These findings add to the growing body of knowledge that researchers all over the world are using to direct embryonic stem cells to become specific specialised cells – a fundamental requirement for using lab-grown cells to model disease, test the effects of new drugs and, potentially, treat disease and injury.
Embryonic stem cells have the unique ability to divide to produce both copies of themselves and other, more specialised, cell types. The process whereby embryonic stem cells commit to become specialised cells is still obscure. In particular, the precise role of the protein Fibroblast Growth Factor 4 (FGF4) in this key decision point has been uncertain, until now.
Dr Tilo Kunath and Prof Austin Smith, together with collaborators in Montreal, Canada, show that FGF4 is not involved in the maintenance of cells in the naïve, self-renewing state but is essential to prime cells into a transitional stage, wherein they can go down any one of several paths.
Says Tilo, ‘Depending on the signal presented to the mouse embryonic stem cells, they can go back to the naïve state, and divide without limit, or down one of several specialisation pathways, including routes towards nerve cells or muscle cells. We have coined a name for the cells in this stage – we call them ‘commitment-competent’ cells, in contrast to the embryonic stem cells who do not receive a signal from FGF4, which we call ‘commitment-phobic’.
Human embryonic stem cells need FGF protein to grow in a dish. Whether this is required for maintenance of the human stem cells, or for priming the cells for specialisation, similarly to FGF4, is not yet known. If confirmed in human embryonic stem cells, these latest findings provide a further handle on how to manipulate these cells so as to direct them down specific pathways and obtain specialised cells.
This work was funded by a Parkinson’s Disease Society fellowship held by Tilo Kunath, with support from Stem Cell Sciences PLC, the Biotechnology and Biological Sciences Research Council (BBSRC), the Medical Research Council (MRC), the European Commission Integrated Project ‘EuroStemCell’, and the National Cancer Institute of Canada.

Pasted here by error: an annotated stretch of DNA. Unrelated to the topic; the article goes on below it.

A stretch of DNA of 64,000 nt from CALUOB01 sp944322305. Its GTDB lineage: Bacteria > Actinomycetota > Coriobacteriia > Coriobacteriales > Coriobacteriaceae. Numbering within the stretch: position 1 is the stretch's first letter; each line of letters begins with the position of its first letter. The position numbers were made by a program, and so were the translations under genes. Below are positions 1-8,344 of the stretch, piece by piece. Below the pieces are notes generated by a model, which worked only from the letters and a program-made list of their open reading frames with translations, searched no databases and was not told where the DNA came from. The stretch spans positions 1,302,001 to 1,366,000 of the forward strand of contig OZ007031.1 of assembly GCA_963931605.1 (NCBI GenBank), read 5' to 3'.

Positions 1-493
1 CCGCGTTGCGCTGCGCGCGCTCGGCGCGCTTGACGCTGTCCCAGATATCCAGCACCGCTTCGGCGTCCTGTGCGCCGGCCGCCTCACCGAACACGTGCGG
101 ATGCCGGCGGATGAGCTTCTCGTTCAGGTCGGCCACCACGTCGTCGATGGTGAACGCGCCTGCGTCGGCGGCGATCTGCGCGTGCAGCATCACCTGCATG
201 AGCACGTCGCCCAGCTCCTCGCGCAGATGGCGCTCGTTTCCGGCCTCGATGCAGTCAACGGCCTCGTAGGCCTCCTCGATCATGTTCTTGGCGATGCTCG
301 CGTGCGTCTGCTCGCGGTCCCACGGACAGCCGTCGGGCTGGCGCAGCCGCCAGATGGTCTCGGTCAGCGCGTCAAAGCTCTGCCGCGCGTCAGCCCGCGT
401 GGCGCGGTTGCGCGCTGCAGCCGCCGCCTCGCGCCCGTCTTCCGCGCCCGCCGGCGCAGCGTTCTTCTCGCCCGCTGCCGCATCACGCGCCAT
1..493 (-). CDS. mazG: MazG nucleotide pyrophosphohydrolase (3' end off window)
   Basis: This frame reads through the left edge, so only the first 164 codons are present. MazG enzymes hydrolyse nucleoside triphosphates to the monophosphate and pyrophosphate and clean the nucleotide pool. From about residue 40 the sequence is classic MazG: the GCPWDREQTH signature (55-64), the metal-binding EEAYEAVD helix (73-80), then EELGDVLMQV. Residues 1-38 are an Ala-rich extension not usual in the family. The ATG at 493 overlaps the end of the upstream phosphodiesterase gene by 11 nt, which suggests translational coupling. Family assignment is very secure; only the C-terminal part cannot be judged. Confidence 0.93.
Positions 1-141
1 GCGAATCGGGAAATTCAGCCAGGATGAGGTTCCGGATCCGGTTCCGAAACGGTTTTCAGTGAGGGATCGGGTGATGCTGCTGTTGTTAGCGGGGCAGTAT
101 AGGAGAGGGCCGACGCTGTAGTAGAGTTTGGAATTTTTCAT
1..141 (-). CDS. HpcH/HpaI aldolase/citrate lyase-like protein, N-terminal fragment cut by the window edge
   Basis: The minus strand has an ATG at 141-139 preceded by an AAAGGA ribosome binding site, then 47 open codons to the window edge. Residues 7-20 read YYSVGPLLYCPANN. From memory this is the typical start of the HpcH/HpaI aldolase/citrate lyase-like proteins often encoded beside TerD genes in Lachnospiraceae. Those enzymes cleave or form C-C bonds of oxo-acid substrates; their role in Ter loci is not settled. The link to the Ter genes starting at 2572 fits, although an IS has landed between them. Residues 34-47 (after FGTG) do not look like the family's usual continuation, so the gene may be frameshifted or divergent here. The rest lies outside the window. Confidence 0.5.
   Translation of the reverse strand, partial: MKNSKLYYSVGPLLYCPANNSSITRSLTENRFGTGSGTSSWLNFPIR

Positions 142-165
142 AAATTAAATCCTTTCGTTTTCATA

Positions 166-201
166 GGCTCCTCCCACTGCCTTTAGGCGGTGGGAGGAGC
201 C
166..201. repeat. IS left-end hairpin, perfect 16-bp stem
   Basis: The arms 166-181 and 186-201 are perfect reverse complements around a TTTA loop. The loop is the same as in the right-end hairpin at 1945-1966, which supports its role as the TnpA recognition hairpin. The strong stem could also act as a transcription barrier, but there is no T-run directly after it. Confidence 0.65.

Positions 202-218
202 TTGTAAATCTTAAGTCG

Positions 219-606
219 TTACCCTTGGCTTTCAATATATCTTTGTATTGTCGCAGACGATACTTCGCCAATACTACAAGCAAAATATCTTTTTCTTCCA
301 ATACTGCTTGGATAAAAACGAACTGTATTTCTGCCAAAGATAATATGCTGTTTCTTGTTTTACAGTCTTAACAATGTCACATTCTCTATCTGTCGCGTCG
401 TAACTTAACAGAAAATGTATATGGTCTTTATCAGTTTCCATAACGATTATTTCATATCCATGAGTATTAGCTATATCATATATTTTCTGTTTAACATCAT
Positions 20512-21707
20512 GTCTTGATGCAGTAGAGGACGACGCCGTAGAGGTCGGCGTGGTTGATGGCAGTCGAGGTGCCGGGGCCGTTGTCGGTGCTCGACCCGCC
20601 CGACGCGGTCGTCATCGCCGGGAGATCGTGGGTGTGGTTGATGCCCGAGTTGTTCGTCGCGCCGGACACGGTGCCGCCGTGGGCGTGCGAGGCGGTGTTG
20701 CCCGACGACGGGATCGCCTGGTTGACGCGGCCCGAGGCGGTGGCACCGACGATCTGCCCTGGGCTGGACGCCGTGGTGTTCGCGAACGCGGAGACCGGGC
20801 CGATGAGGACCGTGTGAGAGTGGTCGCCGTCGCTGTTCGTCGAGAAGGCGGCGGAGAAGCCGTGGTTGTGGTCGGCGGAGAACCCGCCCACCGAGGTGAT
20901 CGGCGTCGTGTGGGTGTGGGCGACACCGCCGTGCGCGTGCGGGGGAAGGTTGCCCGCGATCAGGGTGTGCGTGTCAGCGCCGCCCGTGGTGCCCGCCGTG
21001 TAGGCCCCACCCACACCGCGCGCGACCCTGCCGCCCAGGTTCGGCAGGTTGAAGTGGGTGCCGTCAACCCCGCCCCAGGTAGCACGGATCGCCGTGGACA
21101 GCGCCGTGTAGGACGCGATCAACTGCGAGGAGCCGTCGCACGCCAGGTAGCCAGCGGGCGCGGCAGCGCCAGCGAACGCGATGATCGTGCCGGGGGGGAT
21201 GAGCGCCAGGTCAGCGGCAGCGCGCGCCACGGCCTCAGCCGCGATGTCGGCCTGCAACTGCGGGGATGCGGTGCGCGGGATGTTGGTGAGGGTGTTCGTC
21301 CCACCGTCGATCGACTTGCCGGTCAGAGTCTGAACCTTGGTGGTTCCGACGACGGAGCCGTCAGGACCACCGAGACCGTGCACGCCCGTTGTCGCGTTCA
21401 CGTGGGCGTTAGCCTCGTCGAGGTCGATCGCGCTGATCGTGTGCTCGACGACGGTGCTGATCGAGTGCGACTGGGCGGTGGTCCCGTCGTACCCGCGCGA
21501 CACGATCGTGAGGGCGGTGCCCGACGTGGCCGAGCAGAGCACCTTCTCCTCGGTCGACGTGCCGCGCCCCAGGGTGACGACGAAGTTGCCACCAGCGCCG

Ana Godinho | alfa
Toward a 'smart' patch that automatically delivers insulin when needed
18.01.2017 | American Chemical Society
127 at one blow...
18.01.2017 | Stiftung Zoologisches Forschungsmuseum Alexander Koenig, Leibniz-Institut für Biodiversität der Tiere
Yersiniae cause severe intestinal infections. Studies using Yersinia pseudotuberculosis as a model organism aim to elucidate the infection mechanisms of these...
Researchers from the University of Hamburg in Germany, in collaboration with colleagues from the University of Aarhus in Denmark, have synthesized a new superconducting material by growing a few layers of an antiferromagnetic transition-metal chalcogenide on a bismuth-based topological insulator, both being non-superconducting materials.
While superconductivity and magnetism are generally believed to be mutually exclusive, surprisingly, in this new material, superconducting correlations...
Laser-driving of semimetals allows creating novel quasiparticle states within condensed matter systems and switching between different states on ultrafast time scales
Studying properties of fundamental particles in condensed matter systems is a promising approach to quantum field theory. Quasiparticles offer the opportunity...
Among the general public, solar thermal energy is currently associated with dark blue, rectangular collectors on building roofs. Technologies are needed for aesthetically high quality architecture which offer the architect more room for manoeuvre when it comes to low- and plus-energy buildings. With the “ArKol” project, researchers at Fraunhofer ISE together with partners are currently developing two façade collectors for solar thermal energy generation, which permit a high degree of design flexibility: a strip collector for opaque façade sections and a solar thermal blind for transparent sections. The current state of the two developments will be presented at the BAU 2017 trade fair.
As part of the “ArKol – development of architecturally highly integrated façade collectors with heat pipes” project, Fraunhofer ISE together with its partners...
At TU Wien, an alternative for resource intensive formwork for the construction of concrete domes was developed. It is now used in a test dome for the Austrian Federal Railways Infrastructure (ÖBB Infrastruktur).
Concrete shells are efficient structures, but not very resource efficient. The formwork for the construction of concrete domes alone requires a high amount of...
10.01.2017 | Event News
09.01.2017 | Event News
05.01.2017 | Event News
18.01.2017 | Power and Electrical Engineering
18.01.2017 | Materials Sciences
18.01.2017 | Life Sciences